ADHD
  • Mar 28, 2016 9:00 pm
  • 12:14 mins

Guest: Michael Kofler, Ph.D, Assistant Professor and Director of Children’s Learning Clinic at Florida State University  One out of every ten kids in the US today has been diagnosed with Attention-Deficit/Hyperactivity Disorder, according to CDC data. Which means there’s usually at least one in every classroom, struggling to sit still, making it a challenge for the teacher trying to maintain order.  Researchers at the Children’s Learning Clinic at Florida State University have uncovered new insight into just why those kids fidget so much and how it might be beneficial to let them keep doing it when working through complex problems.

Other Segments

European Security

15 MINS

Guest: Margaret Gilmore, Senior Associate Fellow with Royal United Services Institute  The investigation into terror attacks in Belgium widened over the weekend to Italy where police arrested a suspect thought to have provided false identification documents to the Islamic State militants, allowing them to evade authorities while plotting attacks in Belgium and France.  A picture is emerging of missed opportunities and poor communication between security agencies as the attackers moved throughout Europe. At least one of the brothers who blew himself up in the Brussels attack had been in Turkey last summer trying to cross over into Syria to join Islamist militants. Turkish authorities stopped him and deported him to the Netherlands. Belgian officials knew about this, but somehow the would-be suicide bomber was able to get back into Belgium and become involved in the terrorist plot.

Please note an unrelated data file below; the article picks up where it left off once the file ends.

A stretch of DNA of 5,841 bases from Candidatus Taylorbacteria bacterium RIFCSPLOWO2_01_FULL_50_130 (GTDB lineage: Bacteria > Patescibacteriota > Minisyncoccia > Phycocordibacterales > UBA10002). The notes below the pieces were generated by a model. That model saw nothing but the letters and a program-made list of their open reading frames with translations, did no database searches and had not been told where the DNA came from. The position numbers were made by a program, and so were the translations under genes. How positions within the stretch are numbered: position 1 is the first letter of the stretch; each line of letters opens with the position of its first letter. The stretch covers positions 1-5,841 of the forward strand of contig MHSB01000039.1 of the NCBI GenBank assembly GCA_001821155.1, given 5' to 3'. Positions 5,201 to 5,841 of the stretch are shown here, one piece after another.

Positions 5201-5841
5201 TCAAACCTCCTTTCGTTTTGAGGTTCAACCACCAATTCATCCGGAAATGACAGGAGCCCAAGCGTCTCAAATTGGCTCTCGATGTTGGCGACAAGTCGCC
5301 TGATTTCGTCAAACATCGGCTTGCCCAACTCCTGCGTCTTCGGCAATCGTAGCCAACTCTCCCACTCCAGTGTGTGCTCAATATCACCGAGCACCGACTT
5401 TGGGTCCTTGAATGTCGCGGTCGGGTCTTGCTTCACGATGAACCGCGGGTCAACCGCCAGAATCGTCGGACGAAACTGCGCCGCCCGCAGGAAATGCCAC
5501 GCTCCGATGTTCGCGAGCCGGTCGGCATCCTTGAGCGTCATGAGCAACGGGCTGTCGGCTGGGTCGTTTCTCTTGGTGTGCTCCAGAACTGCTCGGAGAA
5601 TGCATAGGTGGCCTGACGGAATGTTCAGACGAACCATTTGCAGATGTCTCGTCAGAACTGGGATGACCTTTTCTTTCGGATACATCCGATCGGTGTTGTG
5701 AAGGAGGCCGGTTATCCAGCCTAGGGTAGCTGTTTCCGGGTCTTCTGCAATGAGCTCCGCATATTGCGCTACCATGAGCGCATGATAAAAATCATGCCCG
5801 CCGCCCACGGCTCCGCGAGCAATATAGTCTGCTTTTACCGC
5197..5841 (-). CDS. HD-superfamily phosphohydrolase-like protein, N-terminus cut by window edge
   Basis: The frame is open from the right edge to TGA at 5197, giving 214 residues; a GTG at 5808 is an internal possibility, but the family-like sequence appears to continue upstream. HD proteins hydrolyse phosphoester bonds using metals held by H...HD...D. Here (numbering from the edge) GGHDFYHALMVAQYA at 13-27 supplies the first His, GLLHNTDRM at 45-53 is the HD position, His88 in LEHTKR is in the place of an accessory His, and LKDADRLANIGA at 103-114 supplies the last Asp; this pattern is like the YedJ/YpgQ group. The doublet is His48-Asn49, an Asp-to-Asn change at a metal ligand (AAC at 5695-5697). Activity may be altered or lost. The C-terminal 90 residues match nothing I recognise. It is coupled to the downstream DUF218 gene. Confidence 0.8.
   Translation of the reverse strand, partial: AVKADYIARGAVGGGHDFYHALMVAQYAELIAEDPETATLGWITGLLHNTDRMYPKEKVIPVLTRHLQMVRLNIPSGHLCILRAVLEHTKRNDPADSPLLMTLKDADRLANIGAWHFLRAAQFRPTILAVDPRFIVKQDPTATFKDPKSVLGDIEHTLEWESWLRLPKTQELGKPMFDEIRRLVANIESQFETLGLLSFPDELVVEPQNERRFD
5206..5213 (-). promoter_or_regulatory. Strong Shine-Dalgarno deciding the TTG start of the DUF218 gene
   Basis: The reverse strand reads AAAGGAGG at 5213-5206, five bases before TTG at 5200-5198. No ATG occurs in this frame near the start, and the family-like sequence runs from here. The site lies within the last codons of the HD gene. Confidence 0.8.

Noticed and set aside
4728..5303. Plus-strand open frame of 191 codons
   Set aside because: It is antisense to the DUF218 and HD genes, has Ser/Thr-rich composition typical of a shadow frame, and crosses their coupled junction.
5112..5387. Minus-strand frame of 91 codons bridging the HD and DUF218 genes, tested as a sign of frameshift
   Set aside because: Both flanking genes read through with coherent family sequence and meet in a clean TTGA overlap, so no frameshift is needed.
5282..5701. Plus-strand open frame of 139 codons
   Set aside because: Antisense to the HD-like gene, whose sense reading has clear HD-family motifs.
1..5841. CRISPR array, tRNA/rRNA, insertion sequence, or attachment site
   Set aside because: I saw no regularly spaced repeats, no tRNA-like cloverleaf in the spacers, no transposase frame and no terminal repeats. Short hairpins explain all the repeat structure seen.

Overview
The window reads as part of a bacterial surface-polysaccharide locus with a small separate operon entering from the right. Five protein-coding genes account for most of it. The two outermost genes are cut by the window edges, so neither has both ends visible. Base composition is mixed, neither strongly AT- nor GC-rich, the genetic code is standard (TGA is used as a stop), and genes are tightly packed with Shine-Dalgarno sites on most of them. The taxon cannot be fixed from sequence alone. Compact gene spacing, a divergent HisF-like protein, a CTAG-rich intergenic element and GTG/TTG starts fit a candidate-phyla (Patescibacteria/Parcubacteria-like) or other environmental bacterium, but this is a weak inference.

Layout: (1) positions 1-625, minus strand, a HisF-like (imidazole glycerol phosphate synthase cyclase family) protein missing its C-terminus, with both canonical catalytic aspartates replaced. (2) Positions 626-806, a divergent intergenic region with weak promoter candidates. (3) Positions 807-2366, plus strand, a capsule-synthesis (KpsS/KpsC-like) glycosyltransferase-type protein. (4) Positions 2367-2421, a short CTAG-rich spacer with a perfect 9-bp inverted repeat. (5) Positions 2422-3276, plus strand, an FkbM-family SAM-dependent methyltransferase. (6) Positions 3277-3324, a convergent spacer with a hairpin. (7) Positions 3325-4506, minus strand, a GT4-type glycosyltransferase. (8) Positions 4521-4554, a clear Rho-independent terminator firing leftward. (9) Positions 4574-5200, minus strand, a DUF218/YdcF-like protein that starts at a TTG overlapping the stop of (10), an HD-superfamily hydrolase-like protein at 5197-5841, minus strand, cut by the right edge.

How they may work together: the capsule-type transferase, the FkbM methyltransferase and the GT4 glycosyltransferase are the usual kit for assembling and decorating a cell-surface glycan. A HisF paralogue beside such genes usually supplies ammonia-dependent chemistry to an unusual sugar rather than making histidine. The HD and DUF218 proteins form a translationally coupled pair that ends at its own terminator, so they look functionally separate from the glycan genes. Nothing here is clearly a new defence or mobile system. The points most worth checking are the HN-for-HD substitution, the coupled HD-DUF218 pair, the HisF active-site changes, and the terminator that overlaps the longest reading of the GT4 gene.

Guest: Margaret Gilmore, Senior Associate Fellow with Royal United Services Institute  The investigation into terror attacks in Belgium widened over the weekend to Italy where police arrested a suspect thought to have provided false identification documents to the Islamic State militants, allowing them to evade authorities while plotting attacks in Belgium and France.  A picture is emerging of missed opportunities and poor communication between security agencies as the attackers moved throughout Europe. At least one of the brothers who blew himself up in the Brussels attack had been in Turkey last summer trying to cross over into Syria to join Islamist militants. Turkish authorities stopped him and deported him to the Netherlands. Belgian officials knew about this, but somehow the would-be suicide bomber was able to get back into Belgium and become involved in the terrorist plot.